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Mormons score highest on 'Religious Health-O-Meter'

Many members of The Church of Jesus Christ of Latter-day Saints have recently shared a graphic on social media created by Curtis Newbold, featuring 11 of the largest religions in America and how they ranked regarding their spiritual health.

After gathering information from the Pew Research Religious Landscape Survey conducted in 2008, Newbold found the LDS Church ranked the highest for its religious health. Newbold divided the data into two categories to define religious health: happiness and religious devotion.

Happiness was determined by whether members were married, had some college experience and earned more than $50,000 per year. Religious devotion was determined by whether members attend church at least weekly, if religion is important in their lives and if they reported having prayers answered multiple times a month.

On the graphic, Newbold notes that "the scores don't reflect an actual indication of a religious people's happiness and devotion, but simply make a comparison of each religion's potential well-being to the others'."

But most surprising to Newbold was the distinction between religions that consistently scored high in only the happiness category and others that scored high in only the religiously devoted category.

"What I found was fascinating: That religions, churches, whose members have the highest education, make the most money and are married — factors that are repeatedly shown to relate to personal happiness — tend to be least religiously devoted, at least in terms of attending church, praying and considering religion important," Newbold told the Deseret News.

"And the opposite also appeared to be the case: Those who were highly religiously devoted tended to not make much money, not be comparatively highly educated and married less."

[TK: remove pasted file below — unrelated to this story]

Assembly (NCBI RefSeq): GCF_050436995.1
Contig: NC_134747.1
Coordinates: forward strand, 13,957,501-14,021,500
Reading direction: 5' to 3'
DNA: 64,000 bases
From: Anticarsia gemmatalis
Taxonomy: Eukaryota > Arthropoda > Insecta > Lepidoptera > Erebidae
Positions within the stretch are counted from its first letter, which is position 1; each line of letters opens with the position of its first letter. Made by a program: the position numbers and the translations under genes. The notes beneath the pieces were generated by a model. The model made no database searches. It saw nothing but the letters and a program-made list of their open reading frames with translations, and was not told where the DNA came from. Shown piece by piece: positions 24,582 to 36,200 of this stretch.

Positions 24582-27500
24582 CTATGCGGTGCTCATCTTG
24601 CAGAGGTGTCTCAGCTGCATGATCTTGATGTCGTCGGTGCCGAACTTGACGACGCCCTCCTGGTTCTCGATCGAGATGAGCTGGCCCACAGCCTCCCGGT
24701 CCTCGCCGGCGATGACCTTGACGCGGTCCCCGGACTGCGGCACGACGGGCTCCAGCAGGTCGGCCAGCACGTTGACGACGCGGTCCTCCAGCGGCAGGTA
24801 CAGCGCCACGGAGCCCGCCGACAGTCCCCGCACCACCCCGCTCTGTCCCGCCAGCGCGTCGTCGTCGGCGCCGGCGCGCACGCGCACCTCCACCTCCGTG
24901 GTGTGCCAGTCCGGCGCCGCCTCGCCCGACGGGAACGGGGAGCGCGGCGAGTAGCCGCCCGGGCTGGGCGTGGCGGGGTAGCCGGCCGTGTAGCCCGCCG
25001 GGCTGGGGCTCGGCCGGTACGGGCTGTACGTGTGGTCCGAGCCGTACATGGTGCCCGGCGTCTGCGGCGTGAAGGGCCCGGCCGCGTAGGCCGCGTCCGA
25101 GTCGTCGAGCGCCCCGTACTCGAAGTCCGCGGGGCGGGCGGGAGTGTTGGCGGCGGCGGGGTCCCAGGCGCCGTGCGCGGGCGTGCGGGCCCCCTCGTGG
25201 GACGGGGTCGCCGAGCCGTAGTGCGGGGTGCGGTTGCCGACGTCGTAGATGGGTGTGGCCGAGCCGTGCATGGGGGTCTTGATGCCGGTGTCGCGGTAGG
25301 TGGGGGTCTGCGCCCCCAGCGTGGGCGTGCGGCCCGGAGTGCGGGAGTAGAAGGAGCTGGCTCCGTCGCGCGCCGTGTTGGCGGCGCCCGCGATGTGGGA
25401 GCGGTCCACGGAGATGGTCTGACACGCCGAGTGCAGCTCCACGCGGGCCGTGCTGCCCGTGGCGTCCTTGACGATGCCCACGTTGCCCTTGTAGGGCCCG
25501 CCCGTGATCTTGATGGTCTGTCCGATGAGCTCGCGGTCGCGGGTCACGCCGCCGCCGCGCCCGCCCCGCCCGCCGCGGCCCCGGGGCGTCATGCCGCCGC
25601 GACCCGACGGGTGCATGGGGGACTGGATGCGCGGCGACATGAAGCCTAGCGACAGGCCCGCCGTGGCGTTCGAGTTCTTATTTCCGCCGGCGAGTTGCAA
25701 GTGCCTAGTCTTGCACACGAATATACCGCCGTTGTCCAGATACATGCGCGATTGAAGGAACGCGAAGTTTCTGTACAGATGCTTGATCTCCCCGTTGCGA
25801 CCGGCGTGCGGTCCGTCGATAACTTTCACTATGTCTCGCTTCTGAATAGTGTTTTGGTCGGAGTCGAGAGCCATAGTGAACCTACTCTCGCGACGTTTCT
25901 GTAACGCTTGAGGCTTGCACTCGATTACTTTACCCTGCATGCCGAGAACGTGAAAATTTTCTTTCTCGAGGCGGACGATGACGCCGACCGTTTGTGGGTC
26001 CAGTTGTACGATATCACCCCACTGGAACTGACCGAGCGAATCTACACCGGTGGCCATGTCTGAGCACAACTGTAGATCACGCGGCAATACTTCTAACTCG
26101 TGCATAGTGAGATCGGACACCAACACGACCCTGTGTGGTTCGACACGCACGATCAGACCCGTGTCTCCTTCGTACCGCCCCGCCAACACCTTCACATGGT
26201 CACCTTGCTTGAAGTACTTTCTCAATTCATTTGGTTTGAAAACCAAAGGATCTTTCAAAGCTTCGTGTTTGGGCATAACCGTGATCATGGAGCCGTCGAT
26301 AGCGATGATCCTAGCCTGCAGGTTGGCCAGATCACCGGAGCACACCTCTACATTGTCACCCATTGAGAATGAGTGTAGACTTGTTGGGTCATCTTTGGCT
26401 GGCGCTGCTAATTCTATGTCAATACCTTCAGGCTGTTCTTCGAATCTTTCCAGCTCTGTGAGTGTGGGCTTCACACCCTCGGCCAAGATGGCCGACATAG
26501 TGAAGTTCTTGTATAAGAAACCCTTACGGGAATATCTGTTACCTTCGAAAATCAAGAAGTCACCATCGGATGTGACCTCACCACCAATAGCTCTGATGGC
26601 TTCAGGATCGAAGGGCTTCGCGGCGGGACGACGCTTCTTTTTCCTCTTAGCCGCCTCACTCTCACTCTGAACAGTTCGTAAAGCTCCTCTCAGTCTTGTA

While most religions have fallen under one or the other, the LDS Church seemed to be an outlier.

"I'm not sure what I really expected when I reviewed the data — and I'm not the person who conducted the original study, by any means," Newbold said. "But I know that I was surprised to find such a disparity between education/wealth and religious devotion. And it was a bit surprising to me to find only one religion, the Mormons, who scored in the top half in all six categories."

Although all of the information was taken from the same study, Newbold was quick to point out that this graphic represents only one way of viewing the data.

"The health-o-meter is simply one (my personal) interpretation of how we might look at the Pew Research," Newbold said. "It is interesting, from my perspective, that few churches tend to rank high in all six categories. Of course, many different conclusions might be made of this, and there are many other factors that we might consider to determine 'religious health.'"

Since publishing his work, Newbold has been overwhelmed by the response he's received.

"I've been pleasantly surprised by the response. Some have noted the statistical shortcomings in the graphic, and I acknowledge those. But by and large, most seem to appreciate the visualized data as one way to reflect on the data," Newbold said. "I would encourage others to further investigate the Pew Research Religious Landscape Survey and see what other conclusions may be drawn."

As the creator of Visual Communication Guy, Newbold said this project was something he was interested in.

"I have a general fascination with religion, and so I am often intrigued by what research might provide us, insight in regard to faith," Newbold said. "Obviously, I also love visual communication, and so I am always looking for ways to visualize information or talk about visual information."

Newbold previously created other graphics that have also been well-received. It was after that interest increased that he decided to create the Health-O-Meter. In another of Newbold's most popular posts he highlighted the visual content of America's 20 largest religious institutions and evaluated which images were used to promote Christianity.

"I was intrigued to learn that few (religions), only three, use images of Christ to promote their message," Newbold said. "Other churches use advertisements to promote conferences, images of leadership in the churches, images of edifices and images of people doing service to others."

Newbold received a PhD from Clemson University in rhetorics, communication, and information design and is currently a professor at Westminster College in Salt Lake City.